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LIFE

Author Q&A: Eric Gamalinda

PUBLISHED : Saturday, 15 November, 2014, 8:16pm
UPDATED : Saturday, 15 November, 2014, 8:16pm

The Descartes Highlands is an area of the moon where the Apollo 16 expedition landed in 1972 and scooped up rocks and soil, leaving dark tracks that can be glimpsed through a telescope to this day. Manila-born, New York-based author Eric Gamalinda chose that region as the title of his fifth novel partly because 1972 was also the year in which the Philippines began its descent into political chaos after Ferdinand Marcos imposed martial law. The Descartes Highlands begins with a young American who gets embroiled in Philippine politics and is jailed. Desperate, he sells his two sons, both born in the Philippines. The brothers are adopted by different families from New York and France, and the novel weaves together their stories and their father's. Shortlisted for the 2009 Man Asian Literary Prize, The Descartes Highlands is Gamalinda's first work to be published in the US. He has also written three books of poetry and two short-story collections. Gamalinda spoke with Ajay Singh about his latest novel and his formative years under Marcos' repressive rule.

What was the genesis of ?

After my last novel, My Sad Republic, won the Philippines' Centennial Literary Prize in 1998 [the novel was later published in 2000], I wanted to do something different … but every time I came up with an idea, somebody else was already writing it. Then [the] 9/11 [terrorist attacks] happened and I went through a difficult period of reassessment about everything I was doing, even in my writing. There was so much paranoia and xenophobia that I felt a sense of alienation, even in New York, where people are supposed to be more connected. So I wanted to convey my sense of alienation, but I didn't want to write a 9/11 story - I knew everybody was writing one. I wanted to begin the novel in 1972 because I felt that what was going on in the US post-9/11 was much the same as what I experienced in the 1970s during martial law in the Philippines. There was this atmosphere of fear in both countries - for a couple of years you couldn't say anything negative about George W. Bush without being interpreted as anti-American.

What was it like to live under Marcos' martial law?

I was in high school in 1972 - young and naïve - and didn't care much about politics. My first experience was censorship. I was the editor of our school paper in Manila and also the director of our English club. I was about to stage a production of the Arthur Miller play The Crucible. My school directors told me as soon as martial law was declared that they were cancelling the production because it was too close to home. They also stopped the school paper because all publications were banned in the first year of martial law. And then my mother, who was working for The Manila Times, lost her job when Marcos took over the newspaper and jailed most of its editors and reporters. Eventually, against the advice of my parents, I became a journalist, which was one way for me to find out what was going on under Marcos. His regime was very violent. There were a lot of killings, a lot of torture. And of course, Marcos and his cronies stole a lot of money. There was a lot of [economic] inequality. The whole psyche of the Philippines changed.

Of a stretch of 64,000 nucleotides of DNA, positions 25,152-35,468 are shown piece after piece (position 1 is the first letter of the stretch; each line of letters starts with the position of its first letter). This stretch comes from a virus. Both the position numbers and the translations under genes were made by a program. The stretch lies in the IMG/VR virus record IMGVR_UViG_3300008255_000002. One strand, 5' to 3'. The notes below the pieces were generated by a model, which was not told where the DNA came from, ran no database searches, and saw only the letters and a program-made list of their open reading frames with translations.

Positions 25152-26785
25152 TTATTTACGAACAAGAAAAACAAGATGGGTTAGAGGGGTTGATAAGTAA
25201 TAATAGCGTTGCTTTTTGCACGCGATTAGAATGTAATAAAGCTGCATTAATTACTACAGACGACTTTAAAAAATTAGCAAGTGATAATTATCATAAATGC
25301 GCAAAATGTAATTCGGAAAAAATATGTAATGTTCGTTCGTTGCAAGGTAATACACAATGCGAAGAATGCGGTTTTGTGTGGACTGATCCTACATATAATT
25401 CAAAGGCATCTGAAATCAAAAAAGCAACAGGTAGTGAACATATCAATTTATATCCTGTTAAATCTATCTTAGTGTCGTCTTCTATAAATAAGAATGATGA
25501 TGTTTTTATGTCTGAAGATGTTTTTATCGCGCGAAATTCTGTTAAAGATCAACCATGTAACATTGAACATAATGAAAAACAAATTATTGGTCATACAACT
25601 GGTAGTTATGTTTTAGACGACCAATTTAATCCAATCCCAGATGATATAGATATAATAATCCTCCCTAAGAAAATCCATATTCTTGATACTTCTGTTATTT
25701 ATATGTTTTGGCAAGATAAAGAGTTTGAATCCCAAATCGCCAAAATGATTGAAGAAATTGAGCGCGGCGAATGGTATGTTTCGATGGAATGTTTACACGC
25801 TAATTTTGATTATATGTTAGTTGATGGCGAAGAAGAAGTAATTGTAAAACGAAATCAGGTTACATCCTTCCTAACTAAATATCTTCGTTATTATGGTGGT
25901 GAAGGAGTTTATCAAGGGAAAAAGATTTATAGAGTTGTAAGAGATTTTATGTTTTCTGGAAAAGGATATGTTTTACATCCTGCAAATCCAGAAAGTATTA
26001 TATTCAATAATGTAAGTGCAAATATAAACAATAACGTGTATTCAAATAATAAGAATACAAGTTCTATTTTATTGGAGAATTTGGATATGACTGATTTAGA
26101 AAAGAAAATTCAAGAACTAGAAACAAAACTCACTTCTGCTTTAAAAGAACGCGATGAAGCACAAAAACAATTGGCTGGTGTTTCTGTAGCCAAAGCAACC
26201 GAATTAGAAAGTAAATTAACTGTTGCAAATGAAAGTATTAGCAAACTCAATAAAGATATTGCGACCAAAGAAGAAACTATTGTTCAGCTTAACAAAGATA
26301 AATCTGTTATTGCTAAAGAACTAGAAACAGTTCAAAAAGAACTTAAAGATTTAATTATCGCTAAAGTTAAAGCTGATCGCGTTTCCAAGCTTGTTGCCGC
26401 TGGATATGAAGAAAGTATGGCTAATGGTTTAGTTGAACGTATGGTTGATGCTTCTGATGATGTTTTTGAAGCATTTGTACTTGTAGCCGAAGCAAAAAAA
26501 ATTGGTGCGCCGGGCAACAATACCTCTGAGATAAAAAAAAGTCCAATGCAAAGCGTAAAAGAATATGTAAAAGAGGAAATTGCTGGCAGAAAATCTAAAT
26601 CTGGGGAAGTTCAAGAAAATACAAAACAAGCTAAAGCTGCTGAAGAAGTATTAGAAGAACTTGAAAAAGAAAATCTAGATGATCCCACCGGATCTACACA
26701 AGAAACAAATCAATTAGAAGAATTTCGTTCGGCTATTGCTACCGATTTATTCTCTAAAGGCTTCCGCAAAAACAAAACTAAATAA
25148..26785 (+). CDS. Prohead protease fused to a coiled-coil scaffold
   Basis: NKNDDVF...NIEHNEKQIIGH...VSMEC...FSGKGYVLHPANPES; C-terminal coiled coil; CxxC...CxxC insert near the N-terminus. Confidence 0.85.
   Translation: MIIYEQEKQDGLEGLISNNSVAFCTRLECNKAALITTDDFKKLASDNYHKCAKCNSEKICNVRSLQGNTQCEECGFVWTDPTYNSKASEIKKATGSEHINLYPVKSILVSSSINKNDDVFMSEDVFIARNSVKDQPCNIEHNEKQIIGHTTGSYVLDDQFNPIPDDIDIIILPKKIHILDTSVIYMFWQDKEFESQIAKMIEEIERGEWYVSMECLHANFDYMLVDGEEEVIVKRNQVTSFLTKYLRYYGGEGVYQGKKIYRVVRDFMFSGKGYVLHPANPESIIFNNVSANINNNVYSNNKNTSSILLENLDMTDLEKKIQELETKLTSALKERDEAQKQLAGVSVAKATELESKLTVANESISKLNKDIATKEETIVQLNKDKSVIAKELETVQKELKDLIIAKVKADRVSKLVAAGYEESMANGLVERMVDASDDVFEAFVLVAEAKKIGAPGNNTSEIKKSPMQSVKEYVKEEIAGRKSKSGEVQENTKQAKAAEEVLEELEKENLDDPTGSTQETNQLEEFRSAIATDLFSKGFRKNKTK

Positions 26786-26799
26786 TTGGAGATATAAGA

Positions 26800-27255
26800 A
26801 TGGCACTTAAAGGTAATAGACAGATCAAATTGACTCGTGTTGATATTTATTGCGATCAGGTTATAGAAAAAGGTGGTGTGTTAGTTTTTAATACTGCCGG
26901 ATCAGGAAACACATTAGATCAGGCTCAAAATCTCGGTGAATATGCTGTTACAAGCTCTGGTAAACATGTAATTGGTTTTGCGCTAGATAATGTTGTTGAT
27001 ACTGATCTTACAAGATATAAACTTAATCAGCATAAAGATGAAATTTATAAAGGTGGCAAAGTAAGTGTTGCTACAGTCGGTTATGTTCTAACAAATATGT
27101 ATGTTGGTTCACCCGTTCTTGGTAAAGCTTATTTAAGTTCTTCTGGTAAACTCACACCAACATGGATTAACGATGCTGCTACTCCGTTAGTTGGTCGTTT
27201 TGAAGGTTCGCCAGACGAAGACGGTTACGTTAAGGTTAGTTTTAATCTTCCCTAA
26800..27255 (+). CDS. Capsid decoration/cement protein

What's your view of the US support for Marcos and its historically brutal relationship with the Philippines?

When I was in the Philippines, I was anti-American because I knew what the US had been doing to the Philippines. But like most Filipinos, I was also curious about America. People who had migrated to the US had this mystique about them, as if they lived on the edge of paradise. So one of the main reasons why I decided to immigrate here 20 years ago was that I wanted to see what the "master's" house looked like - to dispel the mystique of America I grew up with. On my first or second day in New York, a homeless person asked me for change. I was shocked. I couldn't understand why a white person would be asking me for money. One of the first things I noticed here was that there was a lot of poverty, inequality and discontent. The mystique of America as a perfect paradise was untrue. On the other hand, the reality about the US shouldn't have been such a surprise because I have seen almost exactly the same situation in the Philippines.

Why do you think Marcos' successor, Corazon Aquino, was able to accomplish so little in terms of helping the poor in the Philippines?

Even though I think Cory Aquino sincerely believed she could help the poor, as soon as she became president the reality of social politics hit her. She realised she had to accommodate her own people and her own class. Most farmers in the Philippines are virtually slaves of landlords, and one of the things Aquino had been promising was land reform. But she couldn't do that because her own class - she's a landowner herself - refused to help her pass land reform. She wound up trying to fend off attempts by the political extremes - both the right and the left - from taking over her government. Interestingly, it was the same situation with [US President Barack] Obama. When he was campaigning, I sensed that he was beginning to sound like Aquino. I offended a lot of people by saying they ought to listen closely to what he was saying: Obama was saying he could make a few promises but couldn't deliver on everything, but people thought he was going to overhaul the entire society.